Summary: Since the notion of covenants is unfamiliar to us, today we must take a moment to focus on the Bible’s portrayal of covenants. There are relationships that many people consider covenants, such as marriage and various pacts between friends and enemies and
Comparison of the Old & New Covenant
The Hebrew word that is translated into our word for covenant is berith. The root of the word it comes from means Ato fetter@ or Ato eat with,@ this would show a mutual obligation that is given to show grace to someone (Douglas 237). We compare this to other covenants such as the Hittite Asuzerainty covenant.@ The person swore allegiance to his king because the king was favorable to him.
It has been alluded to by the commentators that in the Old Testament there are three different types of legal relationships. First there is the two-sided covenant, in which both parties voluntarily accept the terms of an agreement, for friendship, political alliance, and marriage. God never enters into such a covenant of equality. The closest he has come to this the covenant of redemption. Here Jesus is undertaking man=s salvation. However, the term berith is not used in this instance. Secondly is a one-sided covenant imposed by a superior on an inferior. We are commanded to obey God, this is a berith, that men are to serve and obey God. In the original covenant between Adam and God, Adam was promised eternal life should he prove faithful (Gen. 2:17). Humanity failed, but through Christ we were restored to fulfill righteousness for those who believe. The third type of legal relationship is God=s self imposed obligation for the reconciliation of mankind to himself.
The word used for covenants in the Greek Septuagint is not the commonly used word for covenant. The word commonly used was syntheke, it means to be put together (Douglas 238). The word used is diatheke, and this word is used in the aspect of a will. Syntheke, in its renderings speaks more of a partnership. Diatheke allowed for the disposal of possessions as the individual desired. Once the person has made, known his wishes in a will it could not be changed. However, the will was only effective after the death of the person. The writer of Hebrews built on the Old Testament covenants.
Since the notion of covenants is unfamiliar to us, today we must take a moment to focus on the Bible=s portrayal of covenants. There are relationships that many people consider covenants, such as marriage and various pacts between friends and enemies and family members. However, the Bible=s portrayal of a covenant is between God and man.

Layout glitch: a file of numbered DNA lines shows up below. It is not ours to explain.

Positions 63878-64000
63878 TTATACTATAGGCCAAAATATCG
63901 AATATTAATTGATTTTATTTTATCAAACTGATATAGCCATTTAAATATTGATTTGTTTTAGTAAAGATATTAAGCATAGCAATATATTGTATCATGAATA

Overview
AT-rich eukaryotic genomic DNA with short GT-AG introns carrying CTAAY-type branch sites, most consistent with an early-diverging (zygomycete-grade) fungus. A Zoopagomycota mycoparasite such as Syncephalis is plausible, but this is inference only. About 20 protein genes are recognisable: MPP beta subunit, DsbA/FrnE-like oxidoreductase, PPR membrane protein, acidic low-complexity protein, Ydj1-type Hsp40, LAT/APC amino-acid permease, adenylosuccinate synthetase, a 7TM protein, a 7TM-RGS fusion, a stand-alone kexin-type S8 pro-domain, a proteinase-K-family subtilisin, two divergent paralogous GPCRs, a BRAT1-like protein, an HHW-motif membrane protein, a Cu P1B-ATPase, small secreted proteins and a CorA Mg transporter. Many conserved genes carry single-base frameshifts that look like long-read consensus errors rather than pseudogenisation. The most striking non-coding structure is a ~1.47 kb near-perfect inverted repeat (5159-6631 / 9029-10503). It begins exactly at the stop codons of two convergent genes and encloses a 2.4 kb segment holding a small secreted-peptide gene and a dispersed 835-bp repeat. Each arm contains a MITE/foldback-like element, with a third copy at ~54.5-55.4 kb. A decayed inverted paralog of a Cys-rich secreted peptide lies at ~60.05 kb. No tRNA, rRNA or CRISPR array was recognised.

We catch the first glimpse of this in Genesis 2, this is commonly regarded as a Acovenant of works,@ between Adam and Eve. It is a covenant that makes obligations for the creature to God. It also points out the consequences for disobedience. God will supply all of the needs of Adam and Eve. The debt of gratitude that is to be paid by Adam and Eve is obedience to not eat from the tree of knowledge. The penalty for eating from the tree would be death (Genesis 2:16-17). The commands that God gave to Adam and Eve are important to remember, and this is one of the threads throughout the Bible.
The second covenant we read about in Genesis is the one God made with Noah after the flood. God tells Noah that he will establish a covenant between himself and Noah=s descendants as well as with every living creature. There would never be a flood that would destroy the earth again. The covenant is made with God and the whole of creation, people and nature. The sign of this covenant is the rainbow, and it is a sign between God and the earth (Genesis 9:8-11, 13).
While these covenants are real, the covenant of redemption and grace that are the pinnacles of the Bible begins with Abraham. Abraham was most likely a pagan, a worshiper of Nannar, the moon god of the city of Ur. God told Abraham to, Aleave your country, your people and your father=s household and go to the land I will show you@ (Genesis 12:1). God went on to make promises to Abraham that would be fulfilled later.
Abraham=s call is one of the turning points of Scripture. Up to this point God had dealt with humanity on a whole. Now he would deal with an individual family. God would carry out his plan through the family of Abraham. It was through this one family that God gave his biblical revelation of the Savior to come.
Now that we have a basis of covenant understanding, we will now contrast the Old Covenant with the New Covenant. When God entered into the Mosaic Covenant with the nation of Israel at Sinai this was not the first covenant God made with mankind. However, it was the first with Israel as a nation.
The Mosaic Covenant in no way altered, annulled, or abolish what had been set down in the Abrahamic Covenant. Moses was very careful that the distinctions between these covenants were understood. The Mosaic Covenant covered three aspects of Israel=s life, moral laws, religious laws, and social laws. These covered the Ten Commandments, relationships within the nation, and how they were to worship God.